Physical Therapy for Shoulder Pain

Physical therapist working with man exercising
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Shoulder pain is a common complaint and physical therapy may be recommended as a treatment or as rehabilitation after surgery. Learn about the types of therapy done for different conditions that produce shoulder pain.

The shoulder is a complex ball and socket joint that is made up of the humerus (arm bone), the scapula (shoulder blade). and the clavicle (collarbone). There are many ligaments that help support the shoulder, and many muscular attachments help move the shoulder. The shoulder is an extremely mobile joint, allowing people to reach and move in many directions.


There are many different causes of shoulder pain. Overhead activities, such as swimming or throwing a baseball, may cause pinching of the rotator cuff or biceps tendons. Occasionally, poor sitting posture may place increased stress on the shoulder and cause pain. Trauma such as falls or auto accidents can also injure the shoulder. Often, shoulder pain occurs with no apparent reason or specific injury.

Common shoulder problems include:

Rotator Cuff Tendonitis

The rotator cuff is a group of four muscles that help support and move the shoulder. Their primary role is to help hold the ball of the arm bone in the socket while the arm is moved. The rotator cuff tendons attach to the arm bone in an area that lies directly underneath a bony prominence of the shoulder blade. The tendons can get pinched underneath this bone and become inflamed and sore.

Biceps Tendonitis

The biceps tendon attaches your biceps muscle in your upper arm to the front of the shoulder. Many people consider the long head of the biceps tendon to act as a fifth rotator cuff tendon, offering stability to the front of the shoulder. This tendon can get pinched by the bony anatomy of the shoulder blade or by ligaments that attach to the collarbone and shoulder blade, causing tendonitis.

Shoulder Bursitis

A bursa is a fluid-filled sac that helps body structures glide smoothly over one another. There is a bursa that lies between the humerus bone and the shoulder blade. This bursa can be pinched in the shoulder, leading to pain.

Frozen Shoulder

Frozen shoulder, or adhesive capsulitis, is a condition where the shoulder becomes painful and gradually loses motion. It accounts for 2% of cases of shoulder pain. This loss of motion can last for up to 18 months; it can be painful and lead to a significant functional loss.

Shoulder Fracture

A shoulder fracture occurs after significant trauma. Falling on an outstretched arm is a common cause of a shoulder fracture. The collarbone, scapula, humerus, or a combination of all three may be injured as a result.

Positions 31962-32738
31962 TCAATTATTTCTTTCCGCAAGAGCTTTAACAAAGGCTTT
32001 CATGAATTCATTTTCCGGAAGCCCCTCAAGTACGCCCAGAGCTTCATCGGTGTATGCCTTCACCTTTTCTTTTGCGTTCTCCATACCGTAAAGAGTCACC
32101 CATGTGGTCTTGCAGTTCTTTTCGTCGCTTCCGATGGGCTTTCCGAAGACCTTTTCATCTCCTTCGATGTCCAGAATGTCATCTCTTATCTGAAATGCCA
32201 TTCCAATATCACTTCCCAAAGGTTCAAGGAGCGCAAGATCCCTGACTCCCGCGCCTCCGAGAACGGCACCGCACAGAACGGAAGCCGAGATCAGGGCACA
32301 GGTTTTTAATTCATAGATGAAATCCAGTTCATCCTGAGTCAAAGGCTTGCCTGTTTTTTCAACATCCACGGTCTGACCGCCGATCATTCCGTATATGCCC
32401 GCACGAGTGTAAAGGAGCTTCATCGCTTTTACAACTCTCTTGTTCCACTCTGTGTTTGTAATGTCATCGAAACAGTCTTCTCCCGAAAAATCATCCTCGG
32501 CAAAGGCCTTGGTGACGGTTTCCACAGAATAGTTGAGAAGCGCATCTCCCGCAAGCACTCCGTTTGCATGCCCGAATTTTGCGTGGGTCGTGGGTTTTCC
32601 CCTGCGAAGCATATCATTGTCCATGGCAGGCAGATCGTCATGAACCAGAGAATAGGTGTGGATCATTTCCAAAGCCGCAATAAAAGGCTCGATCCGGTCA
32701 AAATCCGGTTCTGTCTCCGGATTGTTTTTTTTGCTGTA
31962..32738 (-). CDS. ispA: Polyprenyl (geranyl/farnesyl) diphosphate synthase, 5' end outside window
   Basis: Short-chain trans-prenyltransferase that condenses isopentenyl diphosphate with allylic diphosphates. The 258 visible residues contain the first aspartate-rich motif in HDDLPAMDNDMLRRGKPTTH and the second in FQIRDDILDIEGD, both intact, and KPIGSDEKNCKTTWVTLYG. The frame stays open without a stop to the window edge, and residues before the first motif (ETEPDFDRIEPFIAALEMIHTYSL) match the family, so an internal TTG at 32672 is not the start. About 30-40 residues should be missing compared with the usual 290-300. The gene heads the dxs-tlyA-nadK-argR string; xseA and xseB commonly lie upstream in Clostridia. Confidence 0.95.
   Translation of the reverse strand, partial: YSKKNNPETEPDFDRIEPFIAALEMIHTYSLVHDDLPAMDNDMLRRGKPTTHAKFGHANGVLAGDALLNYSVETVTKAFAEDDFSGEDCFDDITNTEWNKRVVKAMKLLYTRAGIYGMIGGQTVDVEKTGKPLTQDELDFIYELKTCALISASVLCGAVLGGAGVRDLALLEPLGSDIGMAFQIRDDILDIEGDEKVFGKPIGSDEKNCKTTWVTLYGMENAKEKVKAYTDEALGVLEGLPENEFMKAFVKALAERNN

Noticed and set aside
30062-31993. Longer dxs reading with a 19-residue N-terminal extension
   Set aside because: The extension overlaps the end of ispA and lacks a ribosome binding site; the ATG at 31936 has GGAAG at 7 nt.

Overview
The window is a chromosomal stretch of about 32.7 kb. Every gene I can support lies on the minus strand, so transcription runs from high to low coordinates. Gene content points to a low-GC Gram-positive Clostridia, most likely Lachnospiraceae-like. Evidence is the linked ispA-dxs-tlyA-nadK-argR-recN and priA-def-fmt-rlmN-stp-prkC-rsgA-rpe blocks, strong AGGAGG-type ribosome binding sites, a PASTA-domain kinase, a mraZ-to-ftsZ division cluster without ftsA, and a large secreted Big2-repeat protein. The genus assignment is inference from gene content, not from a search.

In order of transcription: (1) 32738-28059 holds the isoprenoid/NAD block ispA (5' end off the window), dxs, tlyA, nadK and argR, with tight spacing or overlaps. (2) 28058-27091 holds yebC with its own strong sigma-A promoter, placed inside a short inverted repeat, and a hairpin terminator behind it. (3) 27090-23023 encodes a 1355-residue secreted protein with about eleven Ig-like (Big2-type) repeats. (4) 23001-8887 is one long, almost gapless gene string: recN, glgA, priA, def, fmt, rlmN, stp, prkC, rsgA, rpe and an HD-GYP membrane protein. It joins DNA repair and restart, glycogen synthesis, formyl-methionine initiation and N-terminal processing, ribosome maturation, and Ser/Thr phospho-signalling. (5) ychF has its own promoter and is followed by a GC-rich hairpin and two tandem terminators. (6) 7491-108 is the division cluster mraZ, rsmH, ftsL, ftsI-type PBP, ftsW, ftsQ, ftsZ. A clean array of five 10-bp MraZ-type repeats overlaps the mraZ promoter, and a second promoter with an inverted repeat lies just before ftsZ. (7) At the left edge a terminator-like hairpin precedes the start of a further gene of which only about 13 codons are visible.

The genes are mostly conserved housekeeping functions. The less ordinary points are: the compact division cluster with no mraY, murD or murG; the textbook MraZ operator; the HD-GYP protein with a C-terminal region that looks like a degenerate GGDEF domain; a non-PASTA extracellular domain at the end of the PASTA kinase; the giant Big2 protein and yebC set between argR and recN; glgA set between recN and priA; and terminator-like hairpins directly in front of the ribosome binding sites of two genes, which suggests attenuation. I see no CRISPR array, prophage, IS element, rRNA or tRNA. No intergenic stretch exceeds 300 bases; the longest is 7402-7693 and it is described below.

Initial Treatment

If you have developed shoulder pain as a result of trauma like a fall or a car accident, you should seek medical attention immediately. Also, if your shoulder pain has lasted for more than two to three weeks and is accompanied by significant functional loss, a visit to your doctor, physical therapist, or another healthcare provider is recommended.

Initially, a short period of rest is recommended for shoulder pain. This should last two to three days. During this period, you can apply ice to the shoulder to help control inflammation and provide symptomatic relief. Ice can be applied for 15 to 20 minutes. You can also start gentle pendulum exercises during this time. By keeping the shoulder mobile, you can avoid a frozen shoulder.

After a few days of rest, shoulder exercises can be started to help improve the range of motion of the joint and improve the strength of the rotator cuff muscles. As stated earlier, the rotator cuff helps stabilize the ball in the socket when you lift your arm, so strength here is important.

Physical Therapy

A visit to your physical therapist to help evaluate and treat your shoulder pain may be necessary. Your program will likely start with an initial evaluation. During this assessment, the therapist will ask you questions about the nature of your pain and the aggravating and relieving factors. He or she may use a goniometer to take measurements of the range of motion and strength of the shoulder, and monitor the quality of your shoulder motion. Then, special tests for the shoulder may be performed to help determine which structure is causing your pain to help guide treatment.

After the initial evaluation, treatment can begin. Your therapist will choose therapeutic modalities to help control pain or inflammation. You may be instructed to perform a home exercise program to help improve the strength and mobility of your shoulder. It is important to follow your physical therapist's advice and instructions closely. Ask questions if you have any.

Further Treatment

After a few weeks of treatment, you should notice an improvement in your condition. If you continue to have shoulder pain, you may need to see a specialist. He or she may offer more invasive treatments such as injections or surgery to help treat your shoulder pain.

If you need an injection in the shoulder, physical therapy after the injection can help determine the cause of the pain and help avoid future problems. If you do require surgery, follow your surgeon's directions closely to protect the shoulder. Post-operative physical therapy can help regain normal motion and strength after your surgery.

A Word From Verywell

You use your shoulders in many types of motion, but they are prone to injury. Appropriate rehab after an injury will help keep your shoulder joint mobile and strong.

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Article Sources

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  1. Murphy RJ, Carr AJ. Shoulder pain. BMJ Clin Evid. 2010;2010:1107. Published 2010 Jul 22.

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